Sixpenny joins the old and industrial to make beauty
Sixpenny Joinery is the brainchild of Aaron McGill and Regan Brunette, who combine their respective loves for all things vintage and woodwork to form beautiful, rustic creations. The offspring of this marriage include shelving and displays made from gas piping and reclaimed wood featured in some of Toronto's newest and loveliest independent shops.
I drop in for a hangout in their sunny Junction workspace on an early weekday morning. Though they're not romantically involved by any means, the story of how they came to be partners in business is reminiscent of the meeting of two lovers. They met in art school at Mount Allison University, a small liberal arts school in Sackville, New Brunswick. After that, McGill went to work in vintage retail in Vancouver.
"I started falling in love with everything old," he tells me. Brunette, on the other hand, always loved working with wood, and he was in the windows and doors business for about 10 years before Sixpenny. The two were meandering along Toronto streets one day after they both moved back to the city, and tossing around the idea of opening a business over a coffee. They decided it was time, and landed in the Junction warehouse last summer. The old factory space at 100-130 Cawthra also houses Junction Craft Brewing and Philip Sparks.
So far, their clients include shops like Easy Tiger,Likely General and North Standard. For Easy Tiger, they built the facade of the storefront, the front door, and the lovely mint green shelving inside. North Standard's sales desk, changing rooms, front door and clothing racks were all crafted by Sixpenny Joinery, too.
What's special about Sixpenny is that they're bringing back local, small-scale, approachable business. They say their work is cathartic in a way, especially when they strip down old pieces to refurbish them and make them new again. "It's like you're connecting with somebody who's been dead for 80 years," Brunette says. "Woodworking is a timeless thing. We have machines they didn't have, but the principles are the same."
All of Brunette and McGill's creations are totally custom designed and crafted, and they work on pieces for both business and residential purposes. They make everything from fashionable shelving units made of gas pipe and reclaimed wood to refurbished doors and staircases made out of logs and aluminum-edged boards, with a preference for salvaged and reclaimed pieces. They made a huge display unit for Slavin Raphael out of salvaged aluminum from an old barn, wood they treated to have an antique effect, and gas piping. It's fitting that their workshop is in the Junction, because they're actually surrounded by the kinds of materials they use—ancient bits of metal and rickety old pallets are just lying around, waiting for a new home.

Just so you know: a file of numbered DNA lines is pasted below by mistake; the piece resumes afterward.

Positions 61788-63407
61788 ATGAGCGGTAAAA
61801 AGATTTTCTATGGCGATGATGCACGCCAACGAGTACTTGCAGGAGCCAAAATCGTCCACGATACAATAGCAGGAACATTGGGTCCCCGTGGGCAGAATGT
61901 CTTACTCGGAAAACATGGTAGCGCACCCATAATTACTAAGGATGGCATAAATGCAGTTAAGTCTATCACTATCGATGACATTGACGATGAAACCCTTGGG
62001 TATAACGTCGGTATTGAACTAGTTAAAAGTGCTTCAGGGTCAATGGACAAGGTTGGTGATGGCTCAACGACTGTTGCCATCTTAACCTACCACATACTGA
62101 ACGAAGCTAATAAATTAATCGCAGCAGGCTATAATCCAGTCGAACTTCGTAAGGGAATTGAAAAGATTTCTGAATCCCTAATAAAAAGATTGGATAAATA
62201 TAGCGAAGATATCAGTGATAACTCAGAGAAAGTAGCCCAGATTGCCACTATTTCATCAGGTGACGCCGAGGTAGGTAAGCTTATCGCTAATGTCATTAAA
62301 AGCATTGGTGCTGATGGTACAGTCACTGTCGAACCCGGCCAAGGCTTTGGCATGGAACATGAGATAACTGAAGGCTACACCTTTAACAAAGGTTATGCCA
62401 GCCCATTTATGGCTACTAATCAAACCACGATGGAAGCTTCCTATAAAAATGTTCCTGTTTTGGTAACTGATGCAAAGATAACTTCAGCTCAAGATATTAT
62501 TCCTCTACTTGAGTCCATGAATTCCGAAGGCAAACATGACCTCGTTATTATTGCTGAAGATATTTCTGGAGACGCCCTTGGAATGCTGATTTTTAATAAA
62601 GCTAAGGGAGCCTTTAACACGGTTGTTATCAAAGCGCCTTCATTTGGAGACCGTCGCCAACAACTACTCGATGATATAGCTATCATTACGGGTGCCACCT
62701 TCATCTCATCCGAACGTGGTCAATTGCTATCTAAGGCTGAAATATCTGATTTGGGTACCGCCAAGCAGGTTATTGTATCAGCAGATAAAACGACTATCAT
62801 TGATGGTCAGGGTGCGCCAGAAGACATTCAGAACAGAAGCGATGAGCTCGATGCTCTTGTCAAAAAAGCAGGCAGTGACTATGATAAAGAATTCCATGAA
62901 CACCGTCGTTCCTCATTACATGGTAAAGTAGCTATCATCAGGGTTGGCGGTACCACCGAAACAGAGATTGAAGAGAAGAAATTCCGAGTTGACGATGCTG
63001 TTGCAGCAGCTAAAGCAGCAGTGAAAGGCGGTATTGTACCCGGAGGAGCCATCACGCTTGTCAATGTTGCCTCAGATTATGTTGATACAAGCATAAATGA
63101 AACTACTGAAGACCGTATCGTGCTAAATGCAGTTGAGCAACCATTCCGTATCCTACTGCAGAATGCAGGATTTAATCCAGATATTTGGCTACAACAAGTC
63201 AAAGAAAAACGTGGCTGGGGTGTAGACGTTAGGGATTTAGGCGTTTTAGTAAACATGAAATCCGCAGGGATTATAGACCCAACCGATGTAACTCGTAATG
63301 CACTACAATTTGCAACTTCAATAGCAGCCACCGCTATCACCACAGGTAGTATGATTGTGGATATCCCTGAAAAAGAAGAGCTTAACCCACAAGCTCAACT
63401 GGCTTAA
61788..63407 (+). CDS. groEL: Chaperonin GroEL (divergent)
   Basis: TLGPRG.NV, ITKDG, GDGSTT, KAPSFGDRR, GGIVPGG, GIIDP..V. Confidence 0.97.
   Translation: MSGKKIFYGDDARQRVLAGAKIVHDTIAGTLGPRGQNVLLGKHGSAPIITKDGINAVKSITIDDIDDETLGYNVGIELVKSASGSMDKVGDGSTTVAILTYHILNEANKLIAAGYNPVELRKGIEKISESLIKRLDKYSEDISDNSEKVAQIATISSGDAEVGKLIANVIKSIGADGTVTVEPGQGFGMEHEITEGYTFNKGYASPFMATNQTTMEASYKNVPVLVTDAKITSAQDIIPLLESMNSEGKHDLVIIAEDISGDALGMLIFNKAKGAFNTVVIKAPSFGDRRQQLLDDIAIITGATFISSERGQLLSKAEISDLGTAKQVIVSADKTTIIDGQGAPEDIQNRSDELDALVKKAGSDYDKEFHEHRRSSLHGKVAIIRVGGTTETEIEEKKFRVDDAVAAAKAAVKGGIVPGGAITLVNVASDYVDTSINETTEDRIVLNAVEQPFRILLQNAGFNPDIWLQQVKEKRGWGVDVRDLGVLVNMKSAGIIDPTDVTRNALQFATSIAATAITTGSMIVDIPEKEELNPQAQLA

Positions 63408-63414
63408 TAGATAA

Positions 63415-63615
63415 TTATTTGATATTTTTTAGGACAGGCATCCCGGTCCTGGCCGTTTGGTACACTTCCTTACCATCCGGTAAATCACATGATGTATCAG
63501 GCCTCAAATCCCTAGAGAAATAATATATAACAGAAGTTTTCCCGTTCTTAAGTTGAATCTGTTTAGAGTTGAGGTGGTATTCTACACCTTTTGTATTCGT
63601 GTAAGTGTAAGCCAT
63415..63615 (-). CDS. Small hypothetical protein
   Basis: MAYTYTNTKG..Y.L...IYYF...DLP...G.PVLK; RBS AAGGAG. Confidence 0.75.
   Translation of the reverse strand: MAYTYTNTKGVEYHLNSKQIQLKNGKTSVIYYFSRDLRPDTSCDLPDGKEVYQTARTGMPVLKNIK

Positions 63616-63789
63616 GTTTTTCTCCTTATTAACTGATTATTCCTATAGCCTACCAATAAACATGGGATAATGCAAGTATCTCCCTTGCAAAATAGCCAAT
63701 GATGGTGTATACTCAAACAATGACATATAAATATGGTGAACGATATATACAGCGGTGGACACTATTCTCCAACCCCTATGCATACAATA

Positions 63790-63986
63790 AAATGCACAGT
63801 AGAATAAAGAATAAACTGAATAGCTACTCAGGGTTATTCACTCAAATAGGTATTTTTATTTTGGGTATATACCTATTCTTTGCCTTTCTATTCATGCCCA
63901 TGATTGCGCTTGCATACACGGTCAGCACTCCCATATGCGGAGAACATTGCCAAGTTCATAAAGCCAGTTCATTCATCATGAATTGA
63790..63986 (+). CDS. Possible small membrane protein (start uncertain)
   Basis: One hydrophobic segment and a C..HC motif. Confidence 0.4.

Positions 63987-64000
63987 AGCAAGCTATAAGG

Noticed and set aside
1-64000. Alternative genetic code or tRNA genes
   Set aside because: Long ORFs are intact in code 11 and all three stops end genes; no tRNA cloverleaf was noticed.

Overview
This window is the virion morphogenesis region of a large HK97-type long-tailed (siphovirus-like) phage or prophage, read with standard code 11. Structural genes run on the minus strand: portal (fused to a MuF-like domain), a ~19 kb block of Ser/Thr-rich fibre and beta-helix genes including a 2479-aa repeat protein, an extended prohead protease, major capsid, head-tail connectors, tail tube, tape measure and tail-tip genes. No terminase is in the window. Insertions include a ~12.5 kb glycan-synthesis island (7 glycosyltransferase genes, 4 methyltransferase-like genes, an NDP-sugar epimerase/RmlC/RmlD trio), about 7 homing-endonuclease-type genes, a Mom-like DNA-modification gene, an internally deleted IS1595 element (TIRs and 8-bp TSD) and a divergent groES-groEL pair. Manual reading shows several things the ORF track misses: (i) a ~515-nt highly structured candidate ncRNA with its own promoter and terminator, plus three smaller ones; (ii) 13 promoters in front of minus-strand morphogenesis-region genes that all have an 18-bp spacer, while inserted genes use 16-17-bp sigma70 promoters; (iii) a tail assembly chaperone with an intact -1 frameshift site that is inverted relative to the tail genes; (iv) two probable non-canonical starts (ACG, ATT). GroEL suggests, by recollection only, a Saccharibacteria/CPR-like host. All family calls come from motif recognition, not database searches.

While their first major gas piping project was inspired by a photo found by Pamela Hopson, the owner of North Standard, McGill has actually always used it in his home to make racks for toilet paper and towels. "Toronto itself is just so industrial, so different from Vancouver," he says. They can build just about anything if it's made out of wood, and they say one of their favourite parts about the operation they've got going is collaboration with other creatives. Anyone they work with is welcome to come into the shop and get involved with the process.
It turns out everything they do is authentic, right down to their name. As an afterthought, I ask them about it on my way out. "It took months and months of debate," McGill says. As it turns out, it used to cost six pence for a pound of nails, and six penny nails were most commonly used for doors and windows. These guys are not screwing around. If you need something—anything— made out of wood, you might want to think about taking a trek to the Junction.
Photos 3, 4, and 5 by Morris Lum. All other shots by Andrew Williamson.